(479d) Performance of Activated Carbon Supported Catalyst during Wet Oxidation of Pulping Effluent

Authors: 
Garg, A., Indian Institute of Technology Bombay


Performance of Activated Carbon Supported Catalyst during Wet Oxidation of Pulping Effluent

Bholu Ram Yadav and Anurag Garg*

Centre for Environmental Science and Engineering, Indian Institute of Technology Bombay,
Powai, Mumbai, 400076, INDIA
*Corresponding author: a.garg@iitb.ac.in

Abstract

In a pulp and paper mill, the pulping process generates a high strength colored liquid stream primarily containing not easily biodegradable compounds. The major contaminants include lignin, hemicellulose and phenols. The intense color of the effluent is primarily due to the presence of lignin. Wet oxidation (WO) is one of the potential pre-treatment alternatives for the high waste streams which not only reduce the intense color from the effluent but also make the wastewater amenable to the conventional biological process. The reaction follows free radical mechanism and occurs in three steps: initiation, propagation and termination. In the chain reaction, the formation of hydroxyl radical (HO·) is desired which has higher oxidation potential compared to molecular oxygen. The generation of such radicals can be accelerated with the addition of a suitable catalyst. The present study was aimed to investigate the efficacy of activated carbon supported non-noble based metals as catalysts for the oxidative degradation of the diluted pulping liquor obtained from a wood based kraft pulp and paper mill. The characteristics of the diluted pulping liquor were as follows: pH = 11.23, chemical oxygen demand (COD) = 16000 mg/l, total organic carbon (TOC) = 4500 mg/l, and 5-day biochemical oxygen demand (BOD5) = 2600 mg/l.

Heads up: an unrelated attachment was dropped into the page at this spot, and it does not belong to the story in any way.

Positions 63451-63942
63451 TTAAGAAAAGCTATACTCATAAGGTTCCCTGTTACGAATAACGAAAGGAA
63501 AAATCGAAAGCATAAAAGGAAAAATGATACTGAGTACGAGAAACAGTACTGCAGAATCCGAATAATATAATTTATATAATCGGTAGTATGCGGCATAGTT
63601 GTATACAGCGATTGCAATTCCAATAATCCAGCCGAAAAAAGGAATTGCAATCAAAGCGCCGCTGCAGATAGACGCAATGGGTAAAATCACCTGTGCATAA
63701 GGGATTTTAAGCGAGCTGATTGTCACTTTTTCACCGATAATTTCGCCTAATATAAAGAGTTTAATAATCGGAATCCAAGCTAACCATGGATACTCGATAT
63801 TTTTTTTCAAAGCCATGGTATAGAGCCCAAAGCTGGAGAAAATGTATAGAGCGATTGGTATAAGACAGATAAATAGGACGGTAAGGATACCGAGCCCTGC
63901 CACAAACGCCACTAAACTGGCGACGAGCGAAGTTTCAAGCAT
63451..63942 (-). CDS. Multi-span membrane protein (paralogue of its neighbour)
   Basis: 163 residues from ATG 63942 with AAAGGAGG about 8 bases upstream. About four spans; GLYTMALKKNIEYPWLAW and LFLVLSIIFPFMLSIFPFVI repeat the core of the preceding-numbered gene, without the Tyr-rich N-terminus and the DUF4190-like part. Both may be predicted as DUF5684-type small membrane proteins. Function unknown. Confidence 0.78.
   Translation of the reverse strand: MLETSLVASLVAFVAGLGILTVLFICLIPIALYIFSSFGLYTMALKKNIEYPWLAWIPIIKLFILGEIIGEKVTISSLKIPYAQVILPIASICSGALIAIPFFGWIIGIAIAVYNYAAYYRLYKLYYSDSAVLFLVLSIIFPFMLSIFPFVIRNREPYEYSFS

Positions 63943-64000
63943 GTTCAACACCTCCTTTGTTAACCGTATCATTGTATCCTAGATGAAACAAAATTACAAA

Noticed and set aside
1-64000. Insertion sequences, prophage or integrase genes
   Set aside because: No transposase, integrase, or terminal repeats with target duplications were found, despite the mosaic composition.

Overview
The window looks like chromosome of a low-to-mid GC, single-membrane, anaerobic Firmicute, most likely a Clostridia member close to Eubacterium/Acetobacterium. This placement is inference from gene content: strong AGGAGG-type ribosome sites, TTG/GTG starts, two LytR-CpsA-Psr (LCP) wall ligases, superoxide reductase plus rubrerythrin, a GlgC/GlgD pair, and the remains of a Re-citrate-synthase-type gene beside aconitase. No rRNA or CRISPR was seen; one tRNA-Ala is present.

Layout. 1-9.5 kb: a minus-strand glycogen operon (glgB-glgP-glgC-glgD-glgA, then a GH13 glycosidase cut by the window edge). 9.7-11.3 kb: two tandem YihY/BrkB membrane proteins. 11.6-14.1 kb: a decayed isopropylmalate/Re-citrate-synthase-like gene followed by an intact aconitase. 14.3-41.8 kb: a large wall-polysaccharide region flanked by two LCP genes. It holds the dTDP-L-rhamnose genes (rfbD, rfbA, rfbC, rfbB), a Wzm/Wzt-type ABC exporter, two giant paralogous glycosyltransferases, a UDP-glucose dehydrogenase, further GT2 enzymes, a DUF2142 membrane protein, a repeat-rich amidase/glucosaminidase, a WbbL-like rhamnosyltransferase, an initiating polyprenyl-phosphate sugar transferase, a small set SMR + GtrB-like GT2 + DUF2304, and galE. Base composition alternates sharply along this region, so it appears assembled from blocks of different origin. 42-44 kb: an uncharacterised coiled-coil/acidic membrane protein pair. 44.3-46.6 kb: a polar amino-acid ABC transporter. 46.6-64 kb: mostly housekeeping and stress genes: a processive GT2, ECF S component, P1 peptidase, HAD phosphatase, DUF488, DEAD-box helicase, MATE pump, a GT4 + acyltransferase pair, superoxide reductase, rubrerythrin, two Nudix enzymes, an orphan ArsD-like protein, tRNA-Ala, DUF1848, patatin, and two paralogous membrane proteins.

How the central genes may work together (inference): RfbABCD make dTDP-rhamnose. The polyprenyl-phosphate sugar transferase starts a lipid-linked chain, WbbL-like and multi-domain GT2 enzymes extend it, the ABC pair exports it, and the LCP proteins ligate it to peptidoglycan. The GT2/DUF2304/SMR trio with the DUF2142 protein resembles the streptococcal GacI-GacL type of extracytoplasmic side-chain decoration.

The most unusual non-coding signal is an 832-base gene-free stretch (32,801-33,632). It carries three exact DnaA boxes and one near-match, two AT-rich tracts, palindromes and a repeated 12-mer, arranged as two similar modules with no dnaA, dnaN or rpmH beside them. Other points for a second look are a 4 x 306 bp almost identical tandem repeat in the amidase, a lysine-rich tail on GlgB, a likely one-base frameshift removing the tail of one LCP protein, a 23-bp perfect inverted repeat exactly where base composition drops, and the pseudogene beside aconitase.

The catalytic wet oxidation (CWO) of the wastewater (adjusted pH = 8.5) was carried out at
moderate operating conditions (120 – 170°C temperature and 0.5 MPa of oxygen partial pressures) in a stainless steel high pressure reactor (capacity = 0.7 L). For CWO runs, two heterogeneous catalysts, namely, Cu/Ce/AC and Cu/Mn/AC (mass ratio = 3:3:4) were used which were synthesized in the laboratory. After 3 h reaction, the maximum TOC reduction of
65% was found in the presence of Cu/Ce/AC catalyst at a reaction temperature of 170°C compared to only 53% and 44% reductions were achieved at 150oC and 120oC temperature, respectively. The other catalyst (i.e., Cu/Mn/AC) was found to be less efficient and its presence could reduce the TOC to 58% of the initial value at 170oC temperature. In comparison, the non- catalytic oxidation reaction could cause only 42% reduction in TOC. The color reduction with
Cu/Ce/AC and Cu/Mn/AC catalysts was 86% and 74% after 3 h compared to only 44% after non-catalytic WO process at the same temperature. After CWO with Cu/Ce/AC and Cu/Mn/AC at 170°C temperature, the COD reductions from the wastewater were 67% and 63%, respectively while only 44% COD reduction was obtained in the absence of catalyst. The degradation of the organics was also confirmed from pH change with time. The pH of treated wastewater (in the presence of Cu/Ce/AC catalyst) was 6.04 from an initial pH of 8.5. The pH drop is an indication of the formation of low molecular weight acidic species.
For non-catalytic WO and CWO (with Cu/Ce/AC catalyst), the TOC reduction data with time was fit in second order rate equation. The CWO rate constants at different temperatures were 2-
4 times of that obtained for non-catalytic reaction. Based on the activation energies of non- catalytic WO and CWO, it can be suggested that the reaction in the absence of catalyst was more temperature sensitive than CWO (37 kJ mol-1 and 21.55 kJ mol-1, respectively). The illustration shown below presents the effect of catalytic oxidation on TOC removal from the wastewater and the kinetic rate constants (at different temperatures) with the activation energy.
In summary, it can be suggested that CWO process with activated carbon supported catalyst is a good proposition to treat the highly colored pulping effluent. However, the catalytic stability and its reusability should to be checked in future studies.

Figure: Effect of temperature on TOC reduction and kinetic constants

Keywords: Wet oxidation; Pulping liquor; Heterogeneous catalysts

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